We have not done a good job of promoting our services, probably because promoting professional services was once viewed as highly unprofessional. The fact is that our patients don`t know what we can offer them because we aren`t telling them! Again, it will be up to us to get the word out; no one else can do it for us.

The first thing you must do to prepare yourself to take advantage of this opportunity is to get trained in the latest adhesive/cosmetic and restorative procedures. These are offered now at seminars throughout the country. Take as much training as you can possibly get. If you go to a seminar, don`t shortchange yourself by leaving early. Stay for the entire session. You`ll find unexpected rewards when you invest in yourself.

You also must understand the marketplace in which these services are offered. If the new focus is on providing desires-driven services, then that means we will be contending with other businesses which compete for the consumer`s discretionary dollar. Our competition then becomes the travel agent, the department store, the plastic surgeon, the car dealership, etc. The days of merely waiting for patients to come in for needed procedures are long gone; we must actively market our services!

Give Patients Information

We also have to inform our patients about the variety of services available to them and the high degree of quality care that we can provide. A good way to begin is by directly telling patients about the constraints that managed care imposes on dentists.

If they then choose a managed-care practice, that is their prerogative. We have done our part in providing them with the information needed to make that choice. If they choose a desires-driven practice, they then will be making the conscious decision that the dental services they want are worth paying for.

One of the most highly effective ways for us to show patients what we can do for them is to take before-and-after photographs. If you don`t want to take your own photographs, purchase some. Hanging pictures of patients on the walls and putting informational photo books and videos in waiting areas and treatment rooms are some of the best ways to educate patients.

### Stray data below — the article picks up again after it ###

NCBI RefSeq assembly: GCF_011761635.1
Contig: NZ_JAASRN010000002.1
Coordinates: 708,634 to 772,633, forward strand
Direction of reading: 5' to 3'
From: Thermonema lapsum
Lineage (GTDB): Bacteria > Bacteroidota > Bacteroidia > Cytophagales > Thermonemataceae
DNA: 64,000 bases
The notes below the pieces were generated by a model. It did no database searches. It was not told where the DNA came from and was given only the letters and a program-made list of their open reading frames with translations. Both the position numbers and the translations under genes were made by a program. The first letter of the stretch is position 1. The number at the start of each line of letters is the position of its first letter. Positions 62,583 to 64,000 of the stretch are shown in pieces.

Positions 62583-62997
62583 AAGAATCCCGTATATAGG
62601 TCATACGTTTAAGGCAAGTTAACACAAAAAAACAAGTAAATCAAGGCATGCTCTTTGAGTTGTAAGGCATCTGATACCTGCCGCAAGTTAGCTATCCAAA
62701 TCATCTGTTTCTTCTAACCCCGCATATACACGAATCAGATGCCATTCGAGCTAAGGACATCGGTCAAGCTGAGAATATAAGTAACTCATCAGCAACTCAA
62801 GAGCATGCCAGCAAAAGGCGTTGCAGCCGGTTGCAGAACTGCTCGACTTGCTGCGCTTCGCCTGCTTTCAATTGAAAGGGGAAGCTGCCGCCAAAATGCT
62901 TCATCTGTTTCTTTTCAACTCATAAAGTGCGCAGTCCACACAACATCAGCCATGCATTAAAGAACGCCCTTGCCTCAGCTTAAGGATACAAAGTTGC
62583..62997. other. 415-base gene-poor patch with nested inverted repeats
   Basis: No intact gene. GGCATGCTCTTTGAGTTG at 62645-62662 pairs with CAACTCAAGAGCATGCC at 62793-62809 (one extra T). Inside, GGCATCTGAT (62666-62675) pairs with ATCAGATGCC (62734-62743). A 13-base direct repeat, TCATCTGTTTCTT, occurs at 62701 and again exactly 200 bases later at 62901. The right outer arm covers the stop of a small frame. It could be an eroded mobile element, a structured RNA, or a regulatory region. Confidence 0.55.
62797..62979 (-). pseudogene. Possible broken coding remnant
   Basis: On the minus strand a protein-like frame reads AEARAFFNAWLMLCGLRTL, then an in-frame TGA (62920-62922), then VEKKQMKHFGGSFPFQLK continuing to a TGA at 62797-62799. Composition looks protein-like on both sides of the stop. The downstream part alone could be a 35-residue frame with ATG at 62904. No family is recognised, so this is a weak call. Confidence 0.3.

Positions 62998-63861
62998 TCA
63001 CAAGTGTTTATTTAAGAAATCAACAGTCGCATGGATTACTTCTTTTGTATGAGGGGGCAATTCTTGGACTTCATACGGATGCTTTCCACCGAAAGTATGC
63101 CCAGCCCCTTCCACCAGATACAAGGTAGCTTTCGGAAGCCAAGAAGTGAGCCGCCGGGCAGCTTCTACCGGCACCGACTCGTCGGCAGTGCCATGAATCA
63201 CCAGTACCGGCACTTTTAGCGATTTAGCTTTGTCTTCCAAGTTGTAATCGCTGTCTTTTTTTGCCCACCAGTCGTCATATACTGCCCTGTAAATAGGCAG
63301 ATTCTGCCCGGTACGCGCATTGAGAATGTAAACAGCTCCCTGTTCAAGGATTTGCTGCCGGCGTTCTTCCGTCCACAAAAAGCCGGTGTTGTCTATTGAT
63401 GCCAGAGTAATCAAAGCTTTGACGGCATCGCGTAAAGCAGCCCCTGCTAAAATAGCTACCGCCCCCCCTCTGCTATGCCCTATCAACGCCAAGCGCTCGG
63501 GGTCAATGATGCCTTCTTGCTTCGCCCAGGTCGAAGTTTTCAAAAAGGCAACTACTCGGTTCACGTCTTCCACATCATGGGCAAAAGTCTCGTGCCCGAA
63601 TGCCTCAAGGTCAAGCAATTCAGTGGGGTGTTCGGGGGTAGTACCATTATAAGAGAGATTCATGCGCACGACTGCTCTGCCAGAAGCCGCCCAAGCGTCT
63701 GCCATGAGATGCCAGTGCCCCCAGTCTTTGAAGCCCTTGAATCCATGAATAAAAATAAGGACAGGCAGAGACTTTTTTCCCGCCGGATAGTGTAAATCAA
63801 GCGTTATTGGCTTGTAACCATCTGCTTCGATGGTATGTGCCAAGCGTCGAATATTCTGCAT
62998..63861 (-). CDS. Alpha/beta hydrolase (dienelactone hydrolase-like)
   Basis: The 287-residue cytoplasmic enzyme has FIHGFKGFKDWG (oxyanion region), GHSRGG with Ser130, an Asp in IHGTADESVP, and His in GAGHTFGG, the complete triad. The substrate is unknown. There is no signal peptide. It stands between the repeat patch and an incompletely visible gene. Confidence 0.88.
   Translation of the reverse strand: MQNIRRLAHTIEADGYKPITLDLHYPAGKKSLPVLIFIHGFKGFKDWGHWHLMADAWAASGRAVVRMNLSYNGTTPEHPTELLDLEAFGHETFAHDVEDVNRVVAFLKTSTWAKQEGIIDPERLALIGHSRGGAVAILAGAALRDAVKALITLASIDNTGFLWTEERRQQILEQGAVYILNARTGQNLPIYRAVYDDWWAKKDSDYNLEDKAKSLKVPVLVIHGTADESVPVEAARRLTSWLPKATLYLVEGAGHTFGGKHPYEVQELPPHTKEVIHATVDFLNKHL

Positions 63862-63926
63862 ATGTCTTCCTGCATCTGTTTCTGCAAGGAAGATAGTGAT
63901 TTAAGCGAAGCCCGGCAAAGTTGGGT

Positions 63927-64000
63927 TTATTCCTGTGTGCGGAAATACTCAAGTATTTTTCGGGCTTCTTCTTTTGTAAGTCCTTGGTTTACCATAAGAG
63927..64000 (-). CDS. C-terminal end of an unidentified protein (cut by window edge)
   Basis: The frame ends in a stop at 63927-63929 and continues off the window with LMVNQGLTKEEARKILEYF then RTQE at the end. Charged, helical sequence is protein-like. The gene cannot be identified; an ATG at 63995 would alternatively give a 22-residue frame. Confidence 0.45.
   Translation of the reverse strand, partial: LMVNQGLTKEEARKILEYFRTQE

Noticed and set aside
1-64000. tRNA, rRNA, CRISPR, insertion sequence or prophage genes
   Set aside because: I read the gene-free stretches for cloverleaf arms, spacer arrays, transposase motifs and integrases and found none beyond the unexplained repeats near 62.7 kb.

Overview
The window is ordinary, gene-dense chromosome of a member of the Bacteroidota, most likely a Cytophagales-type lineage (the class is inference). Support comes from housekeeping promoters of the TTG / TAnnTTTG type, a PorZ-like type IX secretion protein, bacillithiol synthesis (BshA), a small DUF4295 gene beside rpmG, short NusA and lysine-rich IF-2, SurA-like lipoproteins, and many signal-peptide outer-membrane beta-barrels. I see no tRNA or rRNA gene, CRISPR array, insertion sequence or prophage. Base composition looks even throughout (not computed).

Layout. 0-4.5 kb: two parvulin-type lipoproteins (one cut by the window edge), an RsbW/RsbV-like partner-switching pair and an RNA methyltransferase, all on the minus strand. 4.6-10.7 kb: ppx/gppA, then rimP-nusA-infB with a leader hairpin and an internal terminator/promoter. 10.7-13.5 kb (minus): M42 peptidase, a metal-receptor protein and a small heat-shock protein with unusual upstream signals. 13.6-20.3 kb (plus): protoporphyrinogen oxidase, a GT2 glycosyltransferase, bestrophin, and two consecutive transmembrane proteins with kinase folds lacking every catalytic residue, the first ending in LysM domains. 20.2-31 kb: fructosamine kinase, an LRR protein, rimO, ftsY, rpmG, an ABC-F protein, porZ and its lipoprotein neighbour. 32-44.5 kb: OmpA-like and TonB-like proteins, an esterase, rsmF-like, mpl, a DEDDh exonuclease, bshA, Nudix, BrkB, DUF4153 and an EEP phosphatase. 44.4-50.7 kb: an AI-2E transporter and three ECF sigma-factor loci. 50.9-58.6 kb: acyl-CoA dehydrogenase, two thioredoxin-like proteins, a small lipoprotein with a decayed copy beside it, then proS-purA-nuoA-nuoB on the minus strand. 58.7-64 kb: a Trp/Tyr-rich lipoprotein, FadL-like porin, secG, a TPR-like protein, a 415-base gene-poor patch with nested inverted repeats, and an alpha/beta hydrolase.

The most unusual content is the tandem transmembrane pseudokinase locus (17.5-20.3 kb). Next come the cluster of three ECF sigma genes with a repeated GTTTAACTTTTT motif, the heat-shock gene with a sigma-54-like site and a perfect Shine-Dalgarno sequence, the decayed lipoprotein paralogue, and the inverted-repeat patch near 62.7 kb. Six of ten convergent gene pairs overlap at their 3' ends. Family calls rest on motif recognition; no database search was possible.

As you can see, this is a different way of doing business. It requires hard work and changes in many areas. Change in dentistry is difficult because our profession has done so little of it over the past 75 years.

When I began taking the path to desires-driven dentistry 10 years ago, I didn`t understand how these changes would fit into the larger picture of health care. But, with each degree of change came a clarity of vision about just how logical it is to move toward desires-driven dentistry.

The biggest mistake any of us can make is to sit around and wait for leadership to emerge that will "fight the good fight" against managed care. It`s not going to happen! Managed care is here to stay. We now are at a crossroads and dentistry is going down two divergent paths. The choice of which path to take is not a collective one. The choice is up to each individual dentist.

If you don`t want a managed-care practice, you must take the road less traveled and begin to practice the new desires-driven dentistry. I can tell you that if you commit yourself, the rewards will far surpass your expectations. I hope to see you on the journey

In conclusion, I want to share the names and phone numbers of people who have helped me stay out of the jaws of the managed care system. They can help others pursue a course that is fee-for-service and `what the patient wants.`

- Ray Bertolotti, DDS, (510) 483-2411.

- Bill Blatchford, DDS, (800) 626-3978.

- Bill Dorfman, DDS, (310) 277-5678.

- Howard Farran, DDS, (602) 893-1223.

- Linda Miles, (800) 922-0882.

- Planned Marketing Associ-ates, (800) 486-8839.

Thomas E. Hughes, a dentist and photographer, has taken more than 27,000 high-resolution photographs of cosmetic and restorative procedures since changing to a desires-driven practice. He and his wife, Barbara, founded High Impact Image, a company dedicated to the concept of using photographs to enhance the practice of dentistry. High Impact Image offers a number of before-and-after atlases, photo-recall cards, slide presentations, videos and wall photos. To contact High Impact Image, phone (719) 488-0808.